from the denial,-entitlement-and-insanity dept
Insight took center stage this week, with the votes on that side notably exceeding those on the funny side. First place goes to Nom for a correction to James Clapper's "please don't love Snowden" speech:
"I understand that a lot of young people see Snowden as a courageous whistleblower standing up to authority"
That's not quite right.
People don't see him as a courageous whistleblower standing up to authority. They seem him as a courageous whistleblower standing up to corruption.
Now if this doesn't fall into the WTF America category...
I don't know what does.
Seriously, the government flat-out admits it sees the citizens as the enemy here.
So... When's the revolution to overthrow everything?
For editor's choice on the insightful side, we start with an anonymous commenter who made a key correction to our point that copyright maximalists "overvalue content":
To be fair, they only overvalue THEIR content.
You notice that once MySpace, which was initially built around finding alternative music, got massively popular that the lgacy industries bought into it, plasting their content all over the sight and forcing any alternative content underground, And while it was far from the only reason, it's not a total coincidence people started abadoning the site in droves not long after.
Same goes for eMusic. Once the site's non-major label format started gaining serious traction, the labels bought their way into the site (even dropping prices and the "all-important" DRM) and plasting their content all over the front of the site and forcing much of the alternative content down where you had to go hunting for it.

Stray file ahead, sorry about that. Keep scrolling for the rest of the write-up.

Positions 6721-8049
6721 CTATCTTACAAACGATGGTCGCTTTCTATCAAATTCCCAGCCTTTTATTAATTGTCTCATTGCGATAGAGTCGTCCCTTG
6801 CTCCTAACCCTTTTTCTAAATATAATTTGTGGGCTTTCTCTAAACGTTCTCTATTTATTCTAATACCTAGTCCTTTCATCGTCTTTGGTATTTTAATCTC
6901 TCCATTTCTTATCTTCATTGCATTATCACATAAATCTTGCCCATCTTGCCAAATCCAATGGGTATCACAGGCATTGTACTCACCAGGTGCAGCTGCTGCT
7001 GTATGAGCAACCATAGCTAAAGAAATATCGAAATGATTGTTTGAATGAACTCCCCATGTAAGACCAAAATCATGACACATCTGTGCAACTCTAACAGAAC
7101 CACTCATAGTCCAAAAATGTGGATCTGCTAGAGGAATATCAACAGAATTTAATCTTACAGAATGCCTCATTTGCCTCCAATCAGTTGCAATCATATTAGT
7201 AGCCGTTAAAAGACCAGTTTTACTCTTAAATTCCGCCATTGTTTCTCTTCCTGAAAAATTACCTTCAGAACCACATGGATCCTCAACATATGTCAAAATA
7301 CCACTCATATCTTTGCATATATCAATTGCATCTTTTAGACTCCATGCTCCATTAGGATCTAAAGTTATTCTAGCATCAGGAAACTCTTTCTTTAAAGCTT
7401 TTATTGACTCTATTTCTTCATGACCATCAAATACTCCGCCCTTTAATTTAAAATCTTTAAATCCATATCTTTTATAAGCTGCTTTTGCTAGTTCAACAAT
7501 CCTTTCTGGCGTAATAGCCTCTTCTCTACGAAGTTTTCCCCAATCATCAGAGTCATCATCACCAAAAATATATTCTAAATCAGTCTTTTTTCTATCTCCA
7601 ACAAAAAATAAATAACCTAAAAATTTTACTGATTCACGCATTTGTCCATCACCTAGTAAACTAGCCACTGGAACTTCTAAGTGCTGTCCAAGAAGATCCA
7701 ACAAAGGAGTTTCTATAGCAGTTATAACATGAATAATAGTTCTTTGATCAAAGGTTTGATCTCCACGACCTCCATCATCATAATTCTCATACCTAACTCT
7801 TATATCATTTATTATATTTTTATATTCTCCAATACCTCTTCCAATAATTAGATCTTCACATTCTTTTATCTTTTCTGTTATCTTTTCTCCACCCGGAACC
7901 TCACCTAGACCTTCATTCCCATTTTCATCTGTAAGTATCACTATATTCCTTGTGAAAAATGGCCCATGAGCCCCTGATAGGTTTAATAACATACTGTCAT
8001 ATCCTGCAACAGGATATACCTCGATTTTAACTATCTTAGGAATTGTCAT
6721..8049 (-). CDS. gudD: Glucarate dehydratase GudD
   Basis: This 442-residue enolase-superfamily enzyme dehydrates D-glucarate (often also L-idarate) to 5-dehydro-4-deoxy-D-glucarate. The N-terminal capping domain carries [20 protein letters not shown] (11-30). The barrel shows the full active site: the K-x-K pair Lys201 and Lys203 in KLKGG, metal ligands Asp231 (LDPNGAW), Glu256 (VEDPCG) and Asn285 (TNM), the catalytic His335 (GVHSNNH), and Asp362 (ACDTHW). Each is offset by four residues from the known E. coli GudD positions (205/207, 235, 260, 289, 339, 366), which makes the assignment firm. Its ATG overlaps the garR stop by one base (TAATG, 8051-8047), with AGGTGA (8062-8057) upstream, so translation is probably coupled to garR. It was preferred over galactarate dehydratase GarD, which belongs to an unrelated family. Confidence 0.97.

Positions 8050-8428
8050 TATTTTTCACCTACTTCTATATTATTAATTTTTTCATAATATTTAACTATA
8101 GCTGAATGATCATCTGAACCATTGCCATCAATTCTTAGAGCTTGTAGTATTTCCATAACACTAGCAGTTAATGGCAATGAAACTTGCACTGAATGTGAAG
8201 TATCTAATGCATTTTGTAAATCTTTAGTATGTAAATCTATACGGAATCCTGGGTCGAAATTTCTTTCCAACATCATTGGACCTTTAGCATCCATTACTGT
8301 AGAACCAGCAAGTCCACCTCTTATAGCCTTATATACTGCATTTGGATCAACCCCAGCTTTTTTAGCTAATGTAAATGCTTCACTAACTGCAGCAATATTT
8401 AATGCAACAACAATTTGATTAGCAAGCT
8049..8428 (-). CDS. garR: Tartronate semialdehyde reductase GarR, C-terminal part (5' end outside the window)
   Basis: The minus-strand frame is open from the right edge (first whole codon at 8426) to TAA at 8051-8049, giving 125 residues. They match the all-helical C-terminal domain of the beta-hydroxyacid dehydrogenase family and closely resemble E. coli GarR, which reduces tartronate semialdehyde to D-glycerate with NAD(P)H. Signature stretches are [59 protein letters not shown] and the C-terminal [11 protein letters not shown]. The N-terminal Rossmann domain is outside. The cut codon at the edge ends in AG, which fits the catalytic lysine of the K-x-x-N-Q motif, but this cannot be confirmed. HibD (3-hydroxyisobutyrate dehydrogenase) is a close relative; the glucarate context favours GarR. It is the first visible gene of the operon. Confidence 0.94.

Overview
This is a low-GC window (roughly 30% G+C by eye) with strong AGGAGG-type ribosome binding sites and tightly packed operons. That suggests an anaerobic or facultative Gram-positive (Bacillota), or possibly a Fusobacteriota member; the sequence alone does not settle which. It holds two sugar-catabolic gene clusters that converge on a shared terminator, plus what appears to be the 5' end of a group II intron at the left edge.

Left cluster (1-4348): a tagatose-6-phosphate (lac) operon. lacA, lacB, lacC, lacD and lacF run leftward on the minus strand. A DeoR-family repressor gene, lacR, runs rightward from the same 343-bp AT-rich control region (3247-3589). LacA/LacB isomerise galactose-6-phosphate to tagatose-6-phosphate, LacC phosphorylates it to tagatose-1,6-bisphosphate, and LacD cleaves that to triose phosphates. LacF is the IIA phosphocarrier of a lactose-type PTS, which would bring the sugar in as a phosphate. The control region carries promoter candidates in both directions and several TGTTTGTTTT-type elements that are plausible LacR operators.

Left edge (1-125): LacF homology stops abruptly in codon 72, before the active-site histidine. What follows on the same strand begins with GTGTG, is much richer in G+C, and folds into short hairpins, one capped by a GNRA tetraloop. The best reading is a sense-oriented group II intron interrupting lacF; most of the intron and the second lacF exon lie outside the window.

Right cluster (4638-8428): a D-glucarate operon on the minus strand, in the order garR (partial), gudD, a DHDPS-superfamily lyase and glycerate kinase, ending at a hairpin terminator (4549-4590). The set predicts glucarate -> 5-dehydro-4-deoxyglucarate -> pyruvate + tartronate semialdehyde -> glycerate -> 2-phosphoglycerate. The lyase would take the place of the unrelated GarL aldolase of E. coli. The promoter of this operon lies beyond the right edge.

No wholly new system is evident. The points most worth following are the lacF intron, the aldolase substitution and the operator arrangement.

It's not about THE content, it's about THEIR content.
Next, we've got another anonymous comment offering a quote that is all-too-appropriate for many stories of police abuse:
One of my new favorite sayings seems fairly appropriate here. "It isn't so bad living in a police state...as long as you're the police."
Over on the funny side, we start out with the absurd court ruling ordering Google to destroy information on third-party sites it doesn't control. Baldaur Regis won first place with a possible explanation for such lunacy:
This "visiting San Antonio Judge Richard Price"....
Was he perchance visiting from 1840?
For second place, we've got an anonymous comment under the banner of Rob Ford, Mayor of Toronto offering some advice to the Peoria mayor on a tear against Twitter parodies:
Hey Jim. I have some advice for you. Don't try censor the Internet. That doesn't work. Never has. Never will. Instead, my suggestion is to try to live up to the parody. That's what works for me.
For editor's choice on the funny side, we start with Roger Strong and some thoughts on the past and future of copyright industry entitlement:
In England a 1571 Act of Parliament to stimulate domestic wool consumption decreed that on Sundays and holidays all males over 6 years of age, except for the nobility and persons of degree, were to wear woolen caps on pain of a fine. This law instituted the flat cap as part of English wear. The Bill was repealed in 1597, but the flat cap continues to be widely used today.
Science fiction cartoons of people in the future often include antenna on peoples' heads as a future fashion trend. This suddenly seems not only plausible, but probable. Legally required thanks to the National Association of Broadcasters.
Google should just search for this information, print it out, then video themselves shredding the printouts.
It'd still be more effective than digital whac-a-mole, that's for sure.
That's all for this week, folks!